Gripsholm: Part 2

With Gripsholm lasted, the bottom half of the shoe remained. As I consider this somewhat of an experiment shoe, I decided to try making a rand and welt out of the same piece, to avoid an unwanted overlap between the two. I skived and burned the edges, and dyed the grain side black.

Rand and welt, cut out of the same piece of shoulder leather.

The pieces above are my second attempt, and the ones used. In my first attempt, I drew around the last bottom pattern on the nap side of 5 oz shoulder leather. I then added 10 mm margin into the shoe and 20 mm margin outwards, and drew around a large top lift to make the heel area. In other words, I tailored the pieces to precisely fit the measurements of the last bottom pattern. Because leather is slightly stretchy, this of course made the pieces too big: the welt part became too long. Realizing this, I made the pieces depicted by tracing around the ones I had already made, on a new piece of leather, but shortening them by ca 14 mm from heel to toe. The new pieces were made shorter by moving the heel forward into the shape, taking length off the welt.

The ink lines that can be seen on the rand by the heel display by how much I shortened the shape. Here I am fitting the rand and welt against the shoe by pulling it tight against the nails at the toe – it seems to be just right:

Checking the size of the rand and welt combination piece.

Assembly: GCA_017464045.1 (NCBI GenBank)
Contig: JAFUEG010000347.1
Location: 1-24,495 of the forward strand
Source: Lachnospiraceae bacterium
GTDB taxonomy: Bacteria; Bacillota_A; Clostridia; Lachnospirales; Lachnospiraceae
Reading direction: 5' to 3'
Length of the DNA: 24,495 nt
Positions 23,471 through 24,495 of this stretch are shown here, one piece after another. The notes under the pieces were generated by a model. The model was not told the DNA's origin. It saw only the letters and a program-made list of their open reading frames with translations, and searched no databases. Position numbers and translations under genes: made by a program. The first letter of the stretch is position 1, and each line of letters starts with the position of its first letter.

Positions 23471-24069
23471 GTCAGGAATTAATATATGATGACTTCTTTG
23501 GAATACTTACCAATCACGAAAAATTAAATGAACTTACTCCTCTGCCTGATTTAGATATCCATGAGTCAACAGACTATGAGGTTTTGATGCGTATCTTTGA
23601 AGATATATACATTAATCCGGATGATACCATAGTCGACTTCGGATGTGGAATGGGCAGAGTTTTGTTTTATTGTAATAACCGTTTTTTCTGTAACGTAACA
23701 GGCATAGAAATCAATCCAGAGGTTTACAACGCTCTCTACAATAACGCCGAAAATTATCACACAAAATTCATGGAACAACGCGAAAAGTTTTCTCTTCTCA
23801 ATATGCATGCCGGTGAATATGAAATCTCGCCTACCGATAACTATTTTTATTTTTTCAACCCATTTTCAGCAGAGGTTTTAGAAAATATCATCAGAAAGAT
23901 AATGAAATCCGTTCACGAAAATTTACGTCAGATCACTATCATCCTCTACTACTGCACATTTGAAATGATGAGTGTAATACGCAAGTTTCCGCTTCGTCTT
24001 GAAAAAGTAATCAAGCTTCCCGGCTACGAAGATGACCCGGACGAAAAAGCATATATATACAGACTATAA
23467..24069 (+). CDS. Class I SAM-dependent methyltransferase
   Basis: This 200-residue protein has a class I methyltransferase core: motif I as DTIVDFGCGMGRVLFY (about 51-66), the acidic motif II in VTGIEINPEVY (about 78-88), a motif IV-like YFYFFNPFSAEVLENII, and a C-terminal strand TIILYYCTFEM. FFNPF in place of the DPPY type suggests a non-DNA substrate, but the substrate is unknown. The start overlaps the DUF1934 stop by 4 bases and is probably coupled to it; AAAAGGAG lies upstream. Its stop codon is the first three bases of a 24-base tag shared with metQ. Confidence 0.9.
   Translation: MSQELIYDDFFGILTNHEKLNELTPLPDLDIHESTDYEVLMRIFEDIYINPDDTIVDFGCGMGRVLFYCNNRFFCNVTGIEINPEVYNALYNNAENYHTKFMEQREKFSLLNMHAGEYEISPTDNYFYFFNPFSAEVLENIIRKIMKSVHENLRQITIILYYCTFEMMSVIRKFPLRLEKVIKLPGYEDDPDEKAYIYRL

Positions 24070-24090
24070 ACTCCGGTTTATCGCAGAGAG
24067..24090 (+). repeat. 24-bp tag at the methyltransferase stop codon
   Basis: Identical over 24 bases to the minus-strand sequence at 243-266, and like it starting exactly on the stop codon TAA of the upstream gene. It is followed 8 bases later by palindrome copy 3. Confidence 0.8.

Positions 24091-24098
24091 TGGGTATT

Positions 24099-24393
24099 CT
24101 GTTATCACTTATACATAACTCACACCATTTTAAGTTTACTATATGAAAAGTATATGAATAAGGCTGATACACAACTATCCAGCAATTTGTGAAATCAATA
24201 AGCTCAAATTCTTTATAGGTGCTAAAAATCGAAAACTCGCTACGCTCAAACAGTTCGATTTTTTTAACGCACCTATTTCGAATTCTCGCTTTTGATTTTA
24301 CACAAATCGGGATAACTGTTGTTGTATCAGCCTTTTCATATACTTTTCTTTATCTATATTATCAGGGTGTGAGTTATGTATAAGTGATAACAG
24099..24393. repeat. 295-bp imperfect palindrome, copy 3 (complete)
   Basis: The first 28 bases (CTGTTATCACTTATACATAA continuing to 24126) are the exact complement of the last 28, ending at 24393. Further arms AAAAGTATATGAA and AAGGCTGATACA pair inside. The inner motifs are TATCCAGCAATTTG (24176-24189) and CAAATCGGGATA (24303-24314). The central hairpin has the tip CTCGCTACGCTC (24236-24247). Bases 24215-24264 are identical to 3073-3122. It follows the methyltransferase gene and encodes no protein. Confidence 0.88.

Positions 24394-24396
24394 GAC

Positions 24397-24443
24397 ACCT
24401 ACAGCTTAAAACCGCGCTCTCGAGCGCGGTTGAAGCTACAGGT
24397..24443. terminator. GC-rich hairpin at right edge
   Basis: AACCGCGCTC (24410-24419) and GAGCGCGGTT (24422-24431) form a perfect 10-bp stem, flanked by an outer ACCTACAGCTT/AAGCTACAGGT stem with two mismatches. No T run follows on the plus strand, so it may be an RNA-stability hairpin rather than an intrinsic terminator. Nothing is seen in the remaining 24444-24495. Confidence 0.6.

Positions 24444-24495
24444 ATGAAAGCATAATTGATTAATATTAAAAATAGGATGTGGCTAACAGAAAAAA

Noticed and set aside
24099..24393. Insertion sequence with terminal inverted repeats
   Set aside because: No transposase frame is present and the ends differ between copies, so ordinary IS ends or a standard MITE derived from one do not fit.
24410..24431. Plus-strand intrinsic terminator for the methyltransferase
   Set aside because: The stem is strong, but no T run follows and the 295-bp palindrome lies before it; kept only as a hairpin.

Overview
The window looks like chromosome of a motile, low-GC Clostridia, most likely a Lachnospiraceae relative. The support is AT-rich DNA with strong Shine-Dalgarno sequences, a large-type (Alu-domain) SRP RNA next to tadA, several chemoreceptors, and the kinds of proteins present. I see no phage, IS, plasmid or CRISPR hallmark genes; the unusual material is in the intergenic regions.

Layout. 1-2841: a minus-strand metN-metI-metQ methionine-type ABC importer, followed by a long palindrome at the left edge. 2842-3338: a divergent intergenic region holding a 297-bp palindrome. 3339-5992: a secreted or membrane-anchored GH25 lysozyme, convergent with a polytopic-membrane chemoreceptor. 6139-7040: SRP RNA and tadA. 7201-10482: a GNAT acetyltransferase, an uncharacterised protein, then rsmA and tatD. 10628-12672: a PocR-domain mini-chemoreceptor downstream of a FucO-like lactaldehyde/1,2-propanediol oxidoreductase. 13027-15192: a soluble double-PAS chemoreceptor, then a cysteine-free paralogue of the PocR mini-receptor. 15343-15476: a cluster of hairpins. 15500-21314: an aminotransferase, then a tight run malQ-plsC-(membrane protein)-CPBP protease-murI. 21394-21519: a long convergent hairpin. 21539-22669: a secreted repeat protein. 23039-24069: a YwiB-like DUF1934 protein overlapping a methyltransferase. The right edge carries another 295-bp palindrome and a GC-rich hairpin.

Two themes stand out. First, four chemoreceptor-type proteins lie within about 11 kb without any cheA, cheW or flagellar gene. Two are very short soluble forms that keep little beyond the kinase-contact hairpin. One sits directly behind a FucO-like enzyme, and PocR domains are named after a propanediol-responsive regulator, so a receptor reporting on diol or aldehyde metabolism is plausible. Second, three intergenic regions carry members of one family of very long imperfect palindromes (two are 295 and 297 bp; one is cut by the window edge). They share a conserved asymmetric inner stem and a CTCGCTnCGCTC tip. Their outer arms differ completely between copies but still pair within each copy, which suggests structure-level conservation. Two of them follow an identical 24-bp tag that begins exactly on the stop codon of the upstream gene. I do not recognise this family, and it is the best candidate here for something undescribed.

Confident that the piece would fit, I cut off excess upper and lining leather around the heel and pegged the rand. The balance to keep in mind while cutting off excess leather from the heel, is that just enough leather must be left to hammer pegs through, while just enough leather must be cut off to make room for a shank.

Pegged rand

A plastic shank was slid in under the rand. (I’d like to use wooden shanks, but haven’t been able to find any. I also have a supply of metal shanks, but went for plastic in this case.)

Then the shoes were hand welted. While welting, I feared that the combination piece of rand and welt was still too long – I could easily have shortened it a couple of millimeters more than I did. However, it did work out in the end, without needing to slice up the welt in an improvised rescue attempt. Once the welt was knotted securely, I also hammered a couple of pegs into each side for good measure.

Gripsholm hand welted

The footbed was corked with three layers of 2 mm sheet cork, with a fourth layer added to the toe area. I hid the shank under two layers of veg tanned shoulder leather – the second layer merely being a skived tip.

Corked footbed

Outsole (or rather midsole) pieces were cut out from 12-13 oz calf butt and soaked in water for about 20 minutes. This is a fine choice for a regular leather sole. In this case, Gripsholm will get an additional rubber sole attached on top of this leather, making it a very sturdy midsole. Even though the lasts are quite elegant, this will be a shoe more suitable for countryside woodchopping than the office.

Leather outsoles

I applied a generous layer of Kövulfix contact cement with a toothbrush on both shoe and sole, and left to cure for 20-30 minutes.

Cementing outsole

These soles aren’t drunk, but they are hammered.

Outsole

After hammering them into shape, they were left to sit for a while before the bulk of excess was cut off, in preparation for welting.

With rubber outsoles coming, I could have just skipped hiding the stitches on the leather “midsoles”. I did hidden stitches anyway, as practice for future leather soled shoes. It turned out so well that I almost changed my mind about making this into a sturdy forest shoe. I managed to open a flap without a single mistake, making it flawless.